Anti Oppression Therapy

By now, you may have noticed terms like systemic and structural racism, racial gaslighting and microaggression, anti-racism, and anti-oppression entering into our daily lexicon. For some, these terms are not new and the impact is especially not foreign to members of the Black community and other groups that are underrepresented. 

At Inner Coach Counseling, LLC, we aim to work from an Anti-Oppression lens. 

So what is anti-oppression?

The roots of anti-oppression practice can be traced to various social movements, including feminist, civil rights, and anti-colonial movements, which gained momentum in the mid-20th century. Anti-oppression is an approach within social work and related fields that aims to identify, challenge, and dismantle systemic forms of oppression and discrimination. It emphasizes promoting social justice, equality, and human rights.  This approach recognizes the intersectionality of identities and strives to address power imbalances within institutions and society.

Why choose a therapist who works from an anti-oppressive lens?

Having an anti-oppression psychotherapist can offer several benefits for individuals seeking mental health support, including the following:

Cultural Humility, Sensitivity & Attunement 

Anti-oppression psychotherapists are trained to understand and respect diverse cultural backgrounds. This cultural attunement allows them to consider the impact of societal and systemic factors on an individual's mental health.

Intersectional Approach

Anti-oppressive therapists recognize and address the intersectionality of identities, acknowledging that individuals may face multiple forms of oppression simultaneously. This ensures a more nuanced and comprehensive understanding of a person's experiences.

Reduced Stigma

Anti-oppression therapists work to create a safe and non-judgmental space, reducing the stigma associated with seeking mental health support. This can be particularly important for individuals who may feel marginalized or stigmatized in other aspects of their lives.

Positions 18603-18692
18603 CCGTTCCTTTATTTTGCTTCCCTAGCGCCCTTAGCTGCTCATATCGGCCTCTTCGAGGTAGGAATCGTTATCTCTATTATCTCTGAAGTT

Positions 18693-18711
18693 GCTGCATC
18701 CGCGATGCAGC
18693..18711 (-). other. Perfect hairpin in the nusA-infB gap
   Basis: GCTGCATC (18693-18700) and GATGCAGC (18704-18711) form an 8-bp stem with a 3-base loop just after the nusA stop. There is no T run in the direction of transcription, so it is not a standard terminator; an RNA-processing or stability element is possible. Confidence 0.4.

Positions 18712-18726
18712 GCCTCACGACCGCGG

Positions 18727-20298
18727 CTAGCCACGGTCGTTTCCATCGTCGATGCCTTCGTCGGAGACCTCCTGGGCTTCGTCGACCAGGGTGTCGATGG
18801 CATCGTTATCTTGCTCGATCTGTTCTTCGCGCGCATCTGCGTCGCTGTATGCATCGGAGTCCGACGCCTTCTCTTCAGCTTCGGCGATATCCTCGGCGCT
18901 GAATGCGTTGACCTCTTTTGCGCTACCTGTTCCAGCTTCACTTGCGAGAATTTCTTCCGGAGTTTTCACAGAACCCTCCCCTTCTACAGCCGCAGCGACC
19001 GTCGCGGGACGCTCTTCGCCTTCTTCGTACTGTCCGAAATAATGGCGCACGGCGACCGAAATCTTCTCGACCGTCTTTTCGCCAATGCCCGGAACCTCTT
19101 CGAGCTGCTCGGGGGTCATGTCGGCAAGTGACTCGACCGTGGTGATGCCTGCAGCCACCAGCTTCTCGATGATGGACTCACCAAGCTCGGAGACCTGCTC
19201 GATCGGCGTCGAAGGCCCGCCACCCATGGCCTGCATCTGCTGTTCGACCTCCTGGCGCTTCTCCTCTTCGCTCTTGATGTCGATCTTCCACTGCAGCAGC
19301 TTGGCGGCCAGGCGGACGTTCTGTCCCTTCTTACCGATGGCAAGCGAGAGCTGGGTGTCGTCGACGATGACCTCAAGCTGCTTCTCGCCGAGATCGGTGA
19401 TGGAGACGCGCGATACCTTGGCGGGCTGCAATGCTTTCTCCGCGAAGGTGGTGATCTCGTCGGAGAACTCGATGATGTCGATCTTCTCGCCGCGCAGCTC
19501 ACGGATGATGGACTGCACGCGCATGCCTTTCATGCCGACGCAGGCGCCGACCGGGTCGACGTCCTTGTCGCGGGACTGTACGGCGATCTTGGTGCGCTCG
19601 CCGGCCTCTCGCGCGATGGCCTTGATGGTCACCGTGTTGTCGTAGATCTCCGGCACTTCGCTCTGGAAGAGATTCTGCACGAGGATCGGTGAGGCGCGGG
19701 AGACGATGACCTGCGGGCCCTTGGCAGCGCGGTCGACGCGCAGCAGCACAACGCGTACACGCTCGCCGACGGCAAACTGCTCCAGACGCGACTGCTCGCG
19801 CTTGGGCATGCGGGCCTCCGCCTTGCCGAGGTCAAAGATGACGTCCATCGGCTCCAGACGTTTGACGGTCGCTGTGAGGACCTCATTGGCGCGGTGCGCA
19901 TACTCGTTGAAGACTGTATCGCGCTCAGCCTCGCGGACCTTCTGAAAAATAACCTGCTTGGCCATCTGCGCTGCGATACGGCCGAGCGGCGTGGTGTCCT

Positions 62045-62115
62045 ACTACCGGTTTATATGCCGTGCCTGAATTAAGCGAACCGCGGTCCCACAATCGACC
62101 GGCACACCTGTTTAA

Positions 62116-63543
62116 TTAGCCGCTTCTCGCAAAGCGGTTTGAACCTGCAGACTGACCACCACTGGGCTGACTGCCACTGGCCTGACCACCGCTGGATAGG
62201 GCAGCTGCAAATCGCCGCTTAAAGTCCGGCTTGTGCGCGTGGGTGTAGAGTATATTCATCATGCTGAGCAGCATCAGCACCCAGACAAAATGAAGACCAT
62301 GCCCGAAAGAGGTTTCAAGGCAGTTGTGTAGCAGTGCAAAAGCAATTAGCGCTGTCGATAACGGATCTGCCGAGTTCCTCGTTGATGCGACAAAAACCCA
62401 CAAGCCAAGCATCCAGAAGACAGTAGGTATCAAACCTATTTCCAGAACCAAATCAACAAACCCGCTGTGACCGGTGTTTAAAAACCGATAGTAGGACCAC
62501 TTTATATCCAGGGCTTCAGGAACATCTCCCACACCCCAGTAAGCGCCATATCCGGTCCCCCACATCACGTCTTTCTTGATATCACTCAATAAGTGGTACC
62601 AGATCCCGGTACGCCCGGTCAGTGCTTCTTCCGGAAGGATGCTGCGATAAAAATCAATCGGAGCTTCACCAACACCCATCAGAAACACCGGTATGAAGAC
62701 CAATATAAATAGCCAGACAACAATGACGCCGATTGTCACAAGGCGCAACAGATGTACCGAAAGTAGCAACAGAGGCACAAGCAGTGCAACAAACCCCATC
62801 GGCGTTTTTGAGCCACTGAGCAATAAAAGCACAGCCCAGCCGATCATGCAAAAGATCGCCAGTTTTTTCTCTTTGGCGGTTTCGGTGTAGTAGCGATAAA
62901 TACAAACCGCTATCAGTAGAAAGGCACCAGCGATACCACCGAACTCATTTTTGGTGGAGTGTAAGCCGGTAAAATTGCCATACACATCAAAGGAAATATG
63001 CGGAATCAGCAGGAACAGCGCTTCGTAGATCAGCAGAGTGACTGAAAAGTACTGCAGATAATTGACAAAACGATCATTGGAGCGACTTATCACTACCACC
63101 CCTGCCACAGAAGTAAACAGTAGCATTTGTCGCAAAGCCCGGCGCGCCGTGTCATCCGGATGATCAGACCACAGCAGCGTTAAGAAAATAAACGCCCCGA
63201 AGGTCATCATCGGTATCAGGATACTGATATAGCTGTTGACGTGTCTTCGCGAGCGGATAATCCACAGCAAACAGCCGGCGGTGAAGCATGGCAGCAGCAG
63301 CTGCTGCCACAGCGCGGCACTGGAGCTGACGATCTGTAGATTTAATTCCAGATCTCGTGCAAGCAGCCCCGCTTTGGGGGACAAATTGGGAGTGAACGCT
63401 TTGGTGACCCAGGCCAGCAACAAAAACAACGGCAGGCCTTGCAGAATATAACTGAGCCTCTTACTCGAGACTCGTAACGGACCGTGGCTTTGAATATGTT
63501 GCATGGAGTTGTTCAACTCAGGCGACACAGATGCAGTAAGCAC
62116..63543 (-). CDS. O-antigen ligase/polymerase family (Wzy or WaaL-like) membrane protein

The therapeutic process with an anti-oppression therapist often includes a focus on empowerment. Clients are encouraged to explore and challenge societal structures contributing to their distress, fostering a sense of agency and self-advocacy.

Power Dynamics

An anti-oppressive therapist can critically examine power dynamics in relationships and systems (including the therapeutic relationship). They work to empower clients and communities, promoting their active involvement in decision-making processes and advocating for their rights.

Trauma-Informed Care

Anti-oppression therapists are likely to incorporate trauma-informed practices into their approach, recognizing the impact of historic trauma, systemic trauma, and transgenerational trauma by working to create a therapeutic environment that promotes safety and healing.

Social Justice Advocacy

Therapists who operate through the lens of anti-oppression may engage in advocacy and support clients in navigating systems of oppression. This could involve assisting with issues related to discrimination, accessing resources, or navigating challenging societal structures.

Collaborative Exploration of Social Identity

The therapist may work collaboratively with clients to explore the impact of social identity on mental health. This exploration can foster self-awareness and resilience in the face of societal challenges.

Promotion of Social Connection

Recognizing the importance of community and social support, anti-oppression therapists may incorporate strategies to help clients build or strengthen connections with supportive communities.

Personalized and Inclusive Approach

Anti-oppression therapists often tailor their therapeutic approach to meet the unique needs of each individual, recognizing that a one-size-fits-all approach may not be appropriate given the diversity of human experiences.

By choosing an anti-oppression psychotherapist, individuals may benefit from a therapeutic relationship that not only addresses personal struggles but also considers and validates the broader societal context in which those struggles occur. This can contribute to a more holistic and empowering mental health experience.

Let's get started today!